Furthermore, he found other violations specifically routed in the Supreme Court’s interpretation of the Spending Clause.  He noted four principles relevant to this case: “conditions based on the receipt of federal funds must be set out unambiguously,” the “financial inducement offered by Congress” must not be “impermissibly coercive,” the conditions must relate “to the federal interest in the project and to the overall objective thereof,” and “the power may not be used to induce the States to engage in activities that would themselves be unconstitutional.”  Judge Engelmayer found it clear that the Rule violated at least the first two of these principles, pointing to specific ambiguities and internal contradictions in the Rule. And the draconian forfeiture of all funding as a remedy for a violation of the Rule was “impermissibly coercive.”

 

Finally, he concluded that the faults he had detected merited an order to the agency to vacate the Rule.  He pointed out that it has long been “standard practice under the APA” for a court to order that a rule be vacated when the court determines that “agency regulations are unlawful.”  He quoted a Supreme Court opinion on point, stating that “regulations subject to the APA cannot be afforded the force and effect of law if not promulgated pursuant to the statutory minimum found in that Act.”  The APA itself says that a court shall “hold unlawful and set aside agency action, findings and conclusions” that the court finds to be “arbitrary and capricious, not in accordance with law, in excess of statutory authority, unconstitutional, or made without observance of procedures required by law.”

 

The judge rejected the government’s suggestion that he could go through the Rule stripping out objectionable parts and letting the rest go into effect, commenting that “the APA violations that the Court has found… are numerous, fundamental, and far-reaching.  The Court’s finding that HHS lacked substantive rule-making authority as to three of the five principal Conscience Provisions nullifies the heart of the Rule as to these statutes.  The Court’s finding that the agency acted contrary to two major existing laws (Title VII and EMTALA) vitiates substantive definitions in the Rule affecting health care employment and emergency contexts.  The Court’s finding that HHS failed to give proper notice of the definition it adopted of “discriminate or discrimination” voids that central dimension of the Rule.”  Letting a few selected provisions go into effect would “ignore the big picture: that the rulemaking exercise here was sufficiently shot through with glaring legal defects as to not justify a search for survivors.”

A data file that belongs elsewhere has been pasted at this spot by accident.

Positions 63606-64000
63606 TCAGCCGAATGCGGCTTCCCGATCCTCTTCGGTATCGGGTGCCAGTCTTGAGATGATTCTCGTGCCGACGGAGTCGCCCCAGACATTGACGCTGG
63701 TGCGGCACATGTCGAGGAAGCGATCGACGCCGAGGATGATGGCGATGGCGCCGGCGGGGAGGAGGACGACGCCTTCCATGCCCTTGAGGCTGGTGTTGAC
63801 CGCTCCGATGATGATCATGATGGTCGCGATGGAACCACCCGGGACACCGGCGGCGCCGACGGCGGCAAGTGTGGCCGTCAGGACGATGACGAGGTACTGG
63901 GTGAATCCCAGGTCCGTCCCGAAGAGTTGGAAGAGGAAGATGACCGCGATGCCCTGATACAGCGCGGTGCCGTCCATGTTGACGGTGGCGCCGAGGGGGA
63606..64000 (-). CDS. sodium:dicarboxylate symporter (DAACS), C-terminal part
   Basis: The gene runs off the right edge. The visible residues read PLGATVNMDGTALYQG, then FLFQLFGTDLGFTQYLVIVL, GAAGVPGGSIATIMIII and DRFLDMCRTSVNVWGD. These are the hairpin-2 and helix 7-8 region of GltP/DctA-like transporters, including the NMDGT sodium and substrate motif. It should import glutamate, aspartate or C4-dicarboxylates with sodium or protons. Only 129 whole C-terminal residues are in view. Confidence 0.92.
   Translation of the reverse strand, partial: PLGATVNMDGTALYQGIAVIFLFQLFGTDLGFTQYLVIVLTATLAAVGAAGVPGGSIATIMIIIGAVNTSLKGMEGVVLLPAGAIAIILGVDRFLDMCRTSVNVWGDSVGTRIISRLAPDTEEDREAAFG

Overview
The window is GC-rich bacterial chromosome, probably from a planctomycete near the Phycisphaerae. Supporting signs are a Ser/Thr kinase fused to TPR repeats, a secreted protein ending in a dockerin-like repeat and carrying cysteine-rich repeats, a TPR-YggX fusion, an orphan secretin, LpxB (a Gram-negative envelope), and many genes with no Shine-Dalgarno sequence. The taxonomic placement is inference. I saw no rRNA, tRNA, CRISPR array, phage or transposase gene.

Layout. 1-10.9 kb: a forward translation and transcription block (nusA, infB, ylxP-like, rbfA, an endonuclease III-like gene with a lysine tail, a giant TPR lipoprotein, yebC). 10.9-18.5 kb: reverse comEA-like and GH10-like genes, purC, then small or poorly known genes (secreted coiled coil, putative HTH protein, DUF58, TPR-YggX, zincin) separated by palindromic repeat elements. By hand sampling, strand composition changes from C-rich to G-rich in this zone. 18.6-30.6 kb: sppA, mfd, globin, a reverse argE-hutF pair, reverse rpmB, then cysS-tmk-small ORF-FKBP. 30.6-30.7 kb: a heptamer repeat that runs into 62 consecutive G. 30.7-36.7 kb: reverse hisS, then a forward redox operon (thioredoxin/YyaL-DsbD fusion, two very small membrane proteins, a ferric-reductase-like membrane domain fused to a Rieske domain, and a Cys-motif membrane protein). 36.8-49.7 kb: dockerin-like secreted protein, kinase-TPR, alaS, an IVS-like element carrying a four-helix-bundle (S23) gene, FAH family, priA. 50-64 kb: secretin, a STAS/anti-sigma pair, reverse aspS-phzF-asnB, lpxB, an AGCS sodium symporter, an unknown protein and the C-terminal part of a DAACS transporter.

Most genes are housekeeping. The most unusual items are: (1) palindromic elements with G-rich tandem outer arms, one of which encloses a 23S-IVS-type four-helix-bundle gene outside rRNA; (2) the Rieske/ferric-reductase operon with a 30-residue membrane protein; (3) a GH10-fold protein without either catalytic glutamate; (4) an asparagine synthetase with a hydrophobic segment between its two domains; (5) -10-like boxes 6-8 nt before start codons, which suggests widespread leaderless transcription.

He also rejected HHS’s suggestion, common to Trump Administration arguments when courts are finding its executive actions invalid, that his order should be limited in effect to the Southern District of New York, or just to the named plaintiffs in the case, pointing out that this would lead to a proliferation of litigation around the country “to assure that such a Rule was never applied,” finding plenty of precedential support for this position in prior court of appeals opinions supporting trial court orders to vacate unlawfully promulgated rules.

 

“The Conscience Provisions recognize and protect undeniably important rights,” wrote Engelmayer.  “The Court’s decision today leaves HHS at liberty to consider and promulgate rules governing these provisions.  In the future, however, the agency must do so within the confines of the APA and the Constitution.”

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Kentucky Supreme Court Avoids Ruling on Clash Between Free Speech and Anti-Discrimination Law in T-Shirt Case

In a case that drew 26 amicus briefs – an unusually high number for an argument in a Midwestern state high court, the Kentucky Supreme Court found an off-ramp from having to decide whether a small business that produces custom t-shirts has a right to refuse an order to print a shirt with whose message the business owner disagrees in Lexington-Fayetteville Urban County Human Rights Commission v. Hands on Originals, 2019 Ky. LEXIS 431, 2019 WL 5677638 (October 31, 2019).  The court decided that the appellant, the local human rights commission that had ruled against the business, had no jurisdiction because the entity that filed the discrimination complaint in the case was not an “individual” within the meaning of the local civil rights ordinance.